Sandwich Generation Survival Guide and Important Steps You Can Take
- Look out for number one, You! It’s important to put yourself first. You may think it sounds selfish, but you can’t care for others if you’re not taking care of yourself. Schedule time for exercise and social time with friends. Make sure you eat right, get enough sleep and hydrate properly. Making yourself a priority will give you the strength and energy to handle your responsibilities better.
- Get help from others – Don’t take everything upon yourself. That can be a recipe for disaster. Protect yourself physically and emotionally when you are the primary caregiver by seeking help from siblings and family members. Make a specific list of all the things you need help with, so they will know exactly how they can help.
- Explore alternatives to parents moving in with you. You should not feel guilty if the burden of housing a parent or parents is more than you’re able to handle. Home care, adult day programs and in-home respite care place caregiving in the hands of professionals, affording you more time, energy and peace of mind.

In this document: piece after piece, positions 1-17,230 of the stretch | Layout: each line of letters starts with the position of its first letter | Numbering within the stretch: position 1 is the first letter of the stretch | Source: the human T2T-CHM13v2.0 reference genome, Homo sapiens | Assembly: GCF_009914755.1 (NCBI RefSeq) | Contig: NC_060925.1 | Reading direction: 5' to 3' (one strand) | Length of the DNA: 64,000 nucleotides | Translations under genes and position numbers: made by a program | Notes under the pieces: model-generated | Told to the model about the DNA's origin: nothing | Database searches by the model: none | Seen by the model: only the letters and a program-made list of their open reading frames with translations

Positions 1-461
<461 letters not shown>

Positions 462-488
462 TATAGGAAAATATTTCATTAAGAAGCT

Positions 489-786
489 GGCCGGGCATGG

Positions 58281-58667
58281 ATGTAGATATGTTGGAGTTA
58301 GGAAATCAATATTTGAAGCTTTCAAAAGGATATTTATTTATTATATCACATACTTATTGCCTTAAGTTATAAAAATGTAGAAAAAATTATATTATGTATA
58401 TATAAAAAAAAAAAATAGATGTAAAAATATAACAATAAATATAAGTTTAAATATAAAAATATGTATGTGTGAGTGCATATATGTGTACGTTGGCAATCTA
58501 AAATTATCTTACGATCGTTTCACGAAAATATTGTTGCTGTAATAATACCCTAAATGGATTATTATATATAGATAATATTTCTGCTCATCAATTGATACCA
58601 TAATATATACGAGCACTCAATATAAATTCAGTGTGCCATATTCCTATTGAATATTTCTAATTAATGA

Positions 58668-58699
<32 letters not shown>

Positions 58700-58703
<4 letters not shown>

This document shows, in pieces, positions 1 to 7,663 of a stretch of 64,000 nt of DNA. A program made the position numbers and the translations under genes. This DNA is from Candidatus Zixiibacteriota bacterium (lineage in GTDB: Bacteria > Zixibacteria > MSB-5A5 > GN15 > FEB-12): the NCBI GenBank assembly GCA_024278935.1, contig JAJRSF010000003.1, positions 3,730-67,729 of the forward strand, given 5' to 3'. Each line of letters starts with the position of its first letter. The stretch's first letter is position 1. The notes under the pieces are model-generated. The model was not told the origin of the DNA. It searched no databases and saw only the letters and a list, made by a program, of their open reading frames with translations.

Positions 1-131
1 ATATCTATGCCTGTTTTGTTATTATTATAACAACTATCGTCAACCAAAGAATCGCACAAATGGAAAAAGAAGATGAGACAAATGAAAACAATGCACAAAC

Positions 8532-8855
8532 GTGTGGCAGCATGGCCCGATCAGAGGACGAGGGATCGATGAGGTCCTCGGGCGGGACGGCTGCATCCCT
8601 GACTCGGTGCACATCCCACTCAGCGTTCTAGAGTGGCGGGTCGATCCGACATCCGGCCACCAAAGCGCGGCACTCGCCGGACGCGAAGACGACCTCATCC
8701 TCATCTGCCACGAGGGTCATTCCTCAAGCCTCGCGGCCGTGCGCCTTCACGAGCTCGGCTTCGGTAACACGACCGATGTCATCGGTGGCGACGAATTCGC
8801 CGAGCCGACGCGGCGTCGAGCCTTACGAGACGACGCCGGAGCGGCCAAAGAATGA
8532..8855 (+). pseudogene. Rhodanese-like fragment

- Speak to your employer about you challenging circumstances. They can only support you if they know what you’re dealing with. Talk to your employer about your caregiving responsibilities and request flexibility in your schedule for such requirements as trips to the doctor’s office. Employee assistance programs are often available and counselors can help you to maximize available benefits, including family medical leave.
Additional Guidance for Alzheimer’s and Dementia Caregivers
- Asking the doctor any questions you have about the disease and care.
- Contacting organizations such as the Alzheimer’s Association for more information about treatment options and caregiver resources.
- Finding a support group where you can unburden yourself and share your feelings and concerns. The Alzheimer’s Association and other organizations sponsor support groups.
- Assessing your day to see if you can develop a routine that makes your life easier. In addition to the adult day and respite care services, memory care assisted living communities and skilled nursing facilities are available when care at home is no longer viable. These services allow you more “me time” while knowing the person with Alzheimer’s is being well cared for.
- Addressing pertinent financial and legal issues. This includes getting family financial and legal documents in order, investigating long-term care options, and determining what services are covered by health insurance and Medicare.
- Above all, make sure to take care of number one. You’re worth it!